What kind of world would it be if no one said that Dontay’s death was an outrage? What if the only visible story was the one that says police killing people of color is okay? We couldn’t prevent them from killing Dontay, but we prevented them from killing his story. His life matters; his death matters. Our witnessing changes the face of reality.
2. Bring an end to mass incarceration in the U.S.
In January, we released a music video called “Freedom” calling for an end to mass incarceration in the U.S.. This song and video was very much inspired by my personal life and my political activism. In 2010, I helped to found the New York State Prisoner Justice Network, which seeks to use our collective strength throughout New York State “bear change to the intolerable system of mass incarceration, injustice, and disrespect for the lives of our loved ones and the survival of our families and communities, that now prevails, and to reverse the culture of racism, inequality, and scapegoating that sustains it.” One of the phenomenal accomplishments of NYSPJN is the creation of a directory of more than 100 New York State organizations promoting a variety of campaigns and issues, all challenging mass incarceration, racism, abuse, and the punishment paradigm in New York’s prisons and jails.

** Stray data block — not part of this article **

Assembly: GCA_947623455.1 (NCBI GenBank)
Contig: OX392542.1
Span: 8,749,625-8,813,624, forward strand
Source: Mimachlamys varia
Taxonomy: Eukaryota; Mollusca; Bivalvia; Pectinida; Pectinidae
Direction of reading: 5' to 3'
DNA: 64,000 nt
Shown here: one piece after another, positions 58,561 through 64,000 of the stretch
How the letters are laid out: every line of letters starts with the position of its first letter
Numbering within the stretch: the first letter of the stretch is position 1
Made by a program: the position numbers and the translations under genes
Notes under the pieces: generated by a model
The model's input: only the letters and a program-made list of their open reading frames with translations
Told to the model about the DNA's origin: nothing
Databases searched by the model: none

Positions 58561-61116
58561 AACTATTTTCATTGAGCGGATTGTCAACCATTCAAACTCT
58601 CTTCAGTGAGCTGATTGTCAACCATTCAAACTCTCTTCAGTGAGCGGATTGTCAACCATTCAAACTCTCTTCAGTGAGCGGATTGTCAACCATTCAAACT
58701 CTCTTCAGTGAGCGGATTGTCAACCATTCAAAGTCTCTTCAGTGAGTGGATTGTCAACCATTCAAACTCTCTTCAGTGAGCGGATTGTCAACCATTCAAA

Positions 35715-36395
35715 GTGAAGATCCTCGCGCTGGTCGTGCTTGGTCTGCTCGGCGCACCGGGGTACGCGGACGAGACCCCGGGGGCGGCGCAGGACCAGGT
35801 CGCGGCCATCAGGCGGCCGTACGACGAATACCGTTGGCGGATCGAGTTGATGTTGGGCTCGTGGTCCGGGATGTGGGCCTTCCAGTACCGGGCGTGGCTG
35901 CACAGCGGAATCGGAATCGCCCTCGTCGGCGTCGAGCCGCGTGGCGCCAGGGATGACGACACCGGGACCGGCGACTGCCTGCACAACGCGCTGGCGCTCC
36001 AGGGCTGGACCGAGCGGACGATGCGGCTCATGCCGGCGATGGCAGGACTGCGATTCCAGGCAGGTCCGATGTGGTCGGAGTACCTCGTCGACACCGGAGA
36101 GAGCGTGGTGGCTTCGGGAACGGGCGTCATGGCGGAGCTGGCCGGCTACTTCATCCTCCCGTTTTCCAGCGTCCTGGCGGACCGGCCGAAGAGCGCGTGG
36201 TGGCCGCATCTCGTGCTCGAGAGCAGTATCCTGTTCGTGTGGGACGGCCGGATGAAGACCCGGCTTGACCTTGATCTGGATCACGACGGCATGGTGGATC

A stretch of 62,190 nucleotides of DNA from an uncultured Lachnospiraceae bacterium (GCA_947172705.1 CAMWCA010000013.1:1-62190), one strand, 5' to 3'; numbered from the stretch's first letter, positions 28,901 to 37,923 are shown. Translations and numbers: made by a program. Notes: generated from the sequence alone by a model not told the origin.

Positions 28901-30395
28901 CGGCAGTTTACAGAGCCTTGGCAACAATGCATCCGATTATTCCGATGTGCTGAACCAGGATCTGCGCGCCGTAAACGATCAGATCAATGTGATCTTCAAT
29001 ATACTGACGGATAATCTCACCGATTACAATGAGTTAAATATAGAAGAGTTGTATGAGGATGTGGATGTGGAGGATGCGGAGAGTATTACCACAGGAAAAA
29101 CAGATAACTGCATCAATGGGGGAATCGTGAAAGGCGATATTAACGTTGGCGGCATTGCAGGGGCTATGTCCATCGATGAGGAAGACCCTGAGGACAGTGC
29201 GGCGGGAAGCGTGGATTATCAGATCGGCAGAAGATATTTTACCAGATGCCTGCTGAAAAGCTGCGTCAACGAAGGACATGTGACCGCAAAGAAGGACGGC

3. Fight for food justice.
My dear friend Leah Penniman wrote an excellent article for Yes! Magazine that powerfully highlights the ways racism and classism are perpetuated in relationship to access to healthy food and ownership of land. She writes, “Owning our own land, growing our own food, educating our own youth, participating in our own healthcare and justice systems—this is the source of real power and dignity.” People of color in the U.S. are more likely than whites to earn lower wages, receive fewer benefits, and are more likely to live without access to healthy food. Leah is the owner of Soul Fire Farm, an organic farm located in Grafton, NY that has become the leading voice for combating in the movement for food justice. I am on the Board of the farm and live there part time, and I have the privilege of regularly witnessing the power of their work, which includes: delivering affordable CSA farm shares to members that live in food desserts Capital Region; leading legislation changes which now allow for farms to accept SNAP (food stamps) for CSA’s; creating and running the Black & Latino Famers Immersion; and running youth food justice programs regularly throughout the year.